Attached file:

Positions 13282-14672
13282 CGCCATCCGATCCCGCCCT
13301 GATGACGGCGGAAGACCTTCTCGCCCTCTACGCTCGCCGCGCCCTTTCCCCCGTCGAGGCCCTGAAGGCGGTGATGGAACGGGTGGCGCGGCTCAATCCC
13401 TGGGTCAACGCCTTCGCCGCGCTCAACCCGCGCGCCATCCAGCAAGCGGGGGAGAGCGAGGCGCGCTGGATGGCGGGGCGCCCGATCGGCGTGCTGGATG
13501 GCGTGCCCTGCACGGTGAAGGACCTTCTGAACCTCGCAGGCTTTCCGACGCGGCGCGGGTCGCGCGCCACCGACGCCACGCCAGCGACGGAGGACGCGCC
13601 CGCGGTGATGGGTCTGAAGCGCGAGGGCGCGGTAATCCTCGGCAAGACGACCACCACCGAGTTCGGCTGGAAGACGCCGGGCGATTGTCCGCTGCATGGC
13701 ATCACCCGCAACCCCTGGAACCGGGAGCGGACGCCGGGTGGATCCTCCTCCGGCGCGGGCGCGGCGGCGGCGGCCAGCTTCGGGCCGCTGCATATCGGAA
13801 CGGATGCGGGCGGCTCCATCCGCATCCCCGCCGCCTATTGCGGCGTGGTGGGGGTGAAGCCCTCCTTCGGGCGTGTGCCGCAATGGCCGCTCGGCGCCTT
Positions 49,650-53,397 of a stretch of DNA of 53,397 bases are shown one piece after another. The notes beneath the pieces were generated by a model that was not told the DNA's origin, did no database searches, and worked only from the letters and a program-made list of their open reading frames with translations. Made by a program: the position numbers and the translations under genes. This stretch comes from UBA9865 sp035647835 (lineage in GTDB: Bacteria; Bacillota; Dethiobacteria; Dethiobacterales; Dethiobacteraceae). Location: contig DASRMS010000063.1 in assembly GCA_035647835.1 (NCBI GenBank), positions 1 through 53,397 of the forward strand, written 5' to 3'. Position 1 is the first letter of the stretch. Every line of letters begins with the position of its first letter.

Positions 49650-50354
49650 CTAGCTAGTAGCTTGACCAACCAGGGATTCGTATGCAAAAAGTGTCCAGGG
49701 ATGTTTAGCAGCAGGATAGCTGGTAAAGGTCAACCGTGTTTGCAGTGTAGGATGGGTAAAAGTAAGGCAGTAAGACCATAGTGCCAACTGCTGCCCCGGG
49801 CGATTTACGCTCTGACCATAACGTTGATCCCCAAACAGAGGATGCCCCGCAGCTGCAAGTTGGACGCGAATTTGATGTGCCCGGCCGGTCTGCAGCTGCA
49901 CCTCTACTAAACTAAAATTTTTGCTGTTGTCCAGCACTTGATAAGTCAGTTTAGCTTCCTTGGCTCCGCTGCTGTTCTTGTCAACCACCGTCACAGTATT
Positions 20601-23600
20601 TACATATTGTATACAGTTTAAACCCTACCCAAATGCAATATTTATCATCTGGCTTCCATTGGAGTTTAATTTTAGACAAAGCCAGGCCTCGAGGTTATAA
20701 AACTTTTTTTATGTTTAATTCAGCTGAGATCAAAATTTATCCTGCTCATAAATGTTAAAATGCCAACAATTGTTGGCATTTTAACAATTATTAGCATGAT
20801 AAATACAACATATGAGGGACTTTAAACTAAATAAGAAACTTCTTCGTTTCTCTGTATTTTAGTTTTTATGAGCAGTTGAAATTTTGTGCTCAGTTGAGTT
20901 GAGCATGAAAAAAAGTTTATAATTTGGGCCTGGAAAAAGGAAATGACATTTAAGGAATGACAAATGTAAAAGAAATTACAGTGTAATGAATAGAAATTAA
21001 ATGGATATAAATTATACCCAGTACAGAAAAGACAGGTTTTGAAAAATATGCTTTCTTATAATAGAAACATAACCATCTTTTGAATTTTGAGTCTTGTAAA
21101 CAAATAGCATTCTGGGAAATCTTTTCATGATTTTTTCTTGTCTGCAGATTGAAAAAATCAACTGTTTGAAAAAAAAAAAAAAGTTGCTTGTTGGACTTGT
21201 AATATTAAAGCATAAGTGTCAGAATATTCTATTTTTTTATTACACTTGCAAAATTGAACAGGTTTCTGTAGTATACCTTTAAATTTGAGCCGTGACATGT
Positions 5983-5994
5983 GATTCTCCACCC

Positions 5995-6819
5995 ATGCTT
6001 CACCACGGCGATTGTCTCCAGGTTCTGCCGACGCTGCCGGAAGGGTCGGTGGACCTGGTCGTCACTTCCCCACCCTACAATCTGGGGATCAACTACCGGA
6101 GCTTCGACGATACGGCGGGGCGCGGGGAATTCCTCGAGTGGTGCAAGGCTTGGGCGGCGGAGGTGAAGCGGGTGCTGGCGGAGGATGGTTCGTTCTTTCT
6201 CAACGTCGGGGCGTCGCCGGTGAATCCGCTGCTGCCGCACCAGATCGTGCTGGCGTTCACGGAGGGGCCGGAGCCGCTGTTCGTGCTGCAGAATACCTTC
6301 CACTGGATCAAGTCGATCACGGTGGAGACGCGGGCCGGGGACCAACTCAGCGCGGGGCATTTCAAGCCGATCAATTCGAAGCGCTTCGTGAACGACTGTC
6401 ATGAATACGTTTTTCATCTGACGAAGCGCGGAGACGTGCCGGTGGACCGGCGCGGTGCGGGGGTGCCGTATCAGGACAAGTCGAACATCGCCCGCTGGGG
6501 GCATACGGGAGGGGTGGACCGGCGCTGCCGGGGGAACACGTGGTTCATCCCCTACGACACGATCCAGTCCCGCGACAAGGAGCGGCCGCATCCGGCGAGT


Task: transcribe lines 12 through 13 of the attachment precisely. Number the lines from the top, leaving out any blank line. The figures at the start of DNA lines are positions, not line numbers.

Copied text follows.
49701 ATGTTTAGCAGCAGGATAGCTGGTAAAGGTCAACCGTGTTTGCAGTGTAGGATGGGTAAAAGTAAGGCAGTAAGACCATAGTGCCAACTGCTGCCCCGGG
49801 CGATTTACGCTCTGACCATAACGTTGATCCCCAAACAGAGGATGCCCCGCAGCTGCAAGTTGGACGCGAATTTGATGTGCCCGGCCGGTCTGCAGCTGCA